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Chit funds: What they are, how they operate and what are the risks

Of late, Andhra Pradesh's Margadarsi Chit Fund has brought back the discussion around these funds. Here's what chit funds are

Chit fund, money launderers, launderers

Raghav Aggarwal New Delhi

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Chit funds have been a popular investment option among Indians for a long time. These funds, however, have also stayed in the news for various reasons. Of late, Andhra Pradesh's Margadarsi Chit Fund has brought back the discussion around them.

What is a chit fund?

A chit fund is a type of investment where members agree to come together and deposit a pre-agreed amount of money in a pot. Later, the member who bids the lowest amount for the pot gets the money. It is both a saving as well as a credit product.

It is also known as chitty or kitty.

Let us understand it with an example.

Suppose ten people come together and agree to deposit Rs 1,000 every month for ten months in a pot. Here, the duration needs to be equal to the number of members. There is also a foreman who manages the fund and gets a fixed commission in return.

At the end of the first month, 10 members would have deposited Rs 10,000 in the pot. The fund will then conduct a bidding process. The members will have to bid for the pot at a discount. The person with the highest discount will receive the money.

Let us suppose that one member A bids for it at a discount of Rs 1,000. B bids for it at a discount of Rs 800 and C at a discount of Rs 500. A has the highest discount and thus, they will receive Rs 9,000 from the pot value. The remaining Rs 1,000 will be distributed equally among the 10 members.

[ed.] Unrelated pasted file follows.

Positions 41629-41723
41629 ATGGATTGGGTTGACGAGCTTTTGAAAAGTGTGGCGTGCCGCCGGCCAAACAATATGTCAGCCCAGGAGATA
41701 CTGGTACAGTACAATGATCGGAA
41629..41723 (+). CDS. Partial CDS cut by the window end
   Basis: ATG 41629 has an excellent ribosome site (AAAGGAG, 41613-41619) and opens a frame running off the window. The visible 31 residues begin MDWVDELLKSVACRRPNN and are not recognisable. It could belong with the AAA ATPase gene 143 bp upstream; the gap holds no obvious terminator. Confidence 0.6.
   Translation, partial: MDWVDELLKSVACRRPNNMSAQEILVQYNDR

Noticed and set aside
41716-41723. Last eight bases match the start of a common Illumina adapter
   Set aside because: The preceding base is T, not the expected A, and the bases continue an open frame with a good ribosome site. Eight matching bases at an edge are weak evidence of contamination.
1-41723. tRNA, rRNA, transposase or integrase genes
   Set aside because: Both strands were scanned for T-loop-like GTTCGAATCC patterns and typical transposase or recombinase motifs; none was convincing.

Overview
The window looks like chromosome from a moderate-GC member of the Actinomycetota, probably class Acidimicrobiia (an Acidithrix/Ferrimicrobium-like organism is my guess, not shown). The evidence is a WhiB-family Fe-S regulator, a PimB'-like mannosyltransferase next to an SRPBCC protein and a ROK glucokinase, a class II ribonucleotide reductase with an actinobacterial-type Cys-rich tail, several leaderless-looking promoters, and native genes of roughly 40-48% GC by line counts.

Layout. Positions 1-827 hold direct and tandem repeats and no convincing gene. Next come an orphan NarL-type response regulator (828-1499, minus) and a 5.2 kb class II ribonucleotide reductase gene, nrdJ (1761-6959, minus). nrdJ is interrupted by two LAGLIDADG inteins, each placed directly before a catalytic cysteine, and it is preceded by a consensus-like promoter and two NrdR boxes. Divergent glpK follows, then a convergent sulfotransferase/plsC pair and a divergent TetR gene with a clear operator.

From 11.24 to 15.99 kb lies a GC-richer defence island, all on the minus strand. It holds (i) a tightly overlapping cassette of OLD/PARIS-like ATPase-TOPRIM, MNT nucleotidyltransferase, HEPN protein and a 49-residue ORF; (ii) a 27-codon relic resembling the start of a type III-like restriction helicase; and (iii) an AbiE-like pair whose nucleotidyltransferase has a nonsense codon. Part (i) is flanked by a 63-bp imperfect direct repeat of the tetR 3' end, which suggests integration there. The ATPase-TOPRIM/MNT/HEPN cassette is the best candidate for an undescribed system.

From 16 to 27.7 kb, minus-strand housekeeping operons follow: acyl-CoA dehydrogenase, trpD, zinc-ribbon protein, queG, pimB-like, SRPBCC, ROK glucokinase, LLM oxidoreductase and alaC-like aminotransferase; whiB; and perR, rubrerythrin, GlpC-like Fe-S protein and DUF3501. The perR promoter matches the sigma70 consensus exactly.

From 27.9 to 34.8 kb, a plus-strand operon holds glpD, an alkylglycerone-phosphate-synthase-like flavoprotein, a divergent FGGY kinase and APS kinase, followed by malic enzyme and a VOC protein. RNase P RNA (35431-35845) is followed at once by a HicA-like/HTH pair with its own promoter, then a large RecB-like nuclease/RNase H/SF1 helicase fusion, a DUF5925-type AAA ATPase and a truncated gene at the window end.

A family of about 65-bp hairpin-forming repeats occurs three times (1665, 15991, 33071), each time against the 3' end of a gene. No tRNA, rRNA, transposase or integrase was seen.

Foreman's commission will be paid by A from his share.

From next month, all 10 will continue investing Rs 1,000 in the pot. Also, now A will not be able to bid again during the duration of the fund. Like this, all members of the fund get a chance to win the fund. However, A will receive dividends if other members bid with deeper cuts in subsequent months.

What are the benefits of chit funds?

The chit funds are often started by friends or relatives. They offer easy access to money and there is high trust among the members. Moreover, there is not much impact of interest rate hikes. The dividends collected are tax-free and everybody has a chance to get their money back.  

How safe are chit funds?

These funds are regulated by the Chit Fund Act of 1982. It requires the foreman to register the fund with the respective state governments.

The owner of the chit fund has to pay 100 per cent of the chit value as a security with the registrar. The deposited amount can only be withdrawn after the said chit group closes and every subscriber is paid what is due to them.

However, despite everything these funds may lead to scams and frauds.

Risk in chit funds

Big chit funds often appoint agents to add more people. They are given a high commission, in some cases as high as 40 per cent of the money invested in
the fund. These agents promise to give three to four times returns to the subscribers. Like this, the fund gets converted into a multi-level marketing scheme.

Gradually, the money is paid to the old members not from the returns on investments but from the money paid by new subscribers. The liabilities soon surpass the actual assets of the fund.

Now, if the fund elopes, the entire money of the investors gets lost. This took place in West Bengal's Sarada Chit Fund scam and the Rose Valley scam. 

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First Published: Apr 20 2023 | 6:22 PM IST

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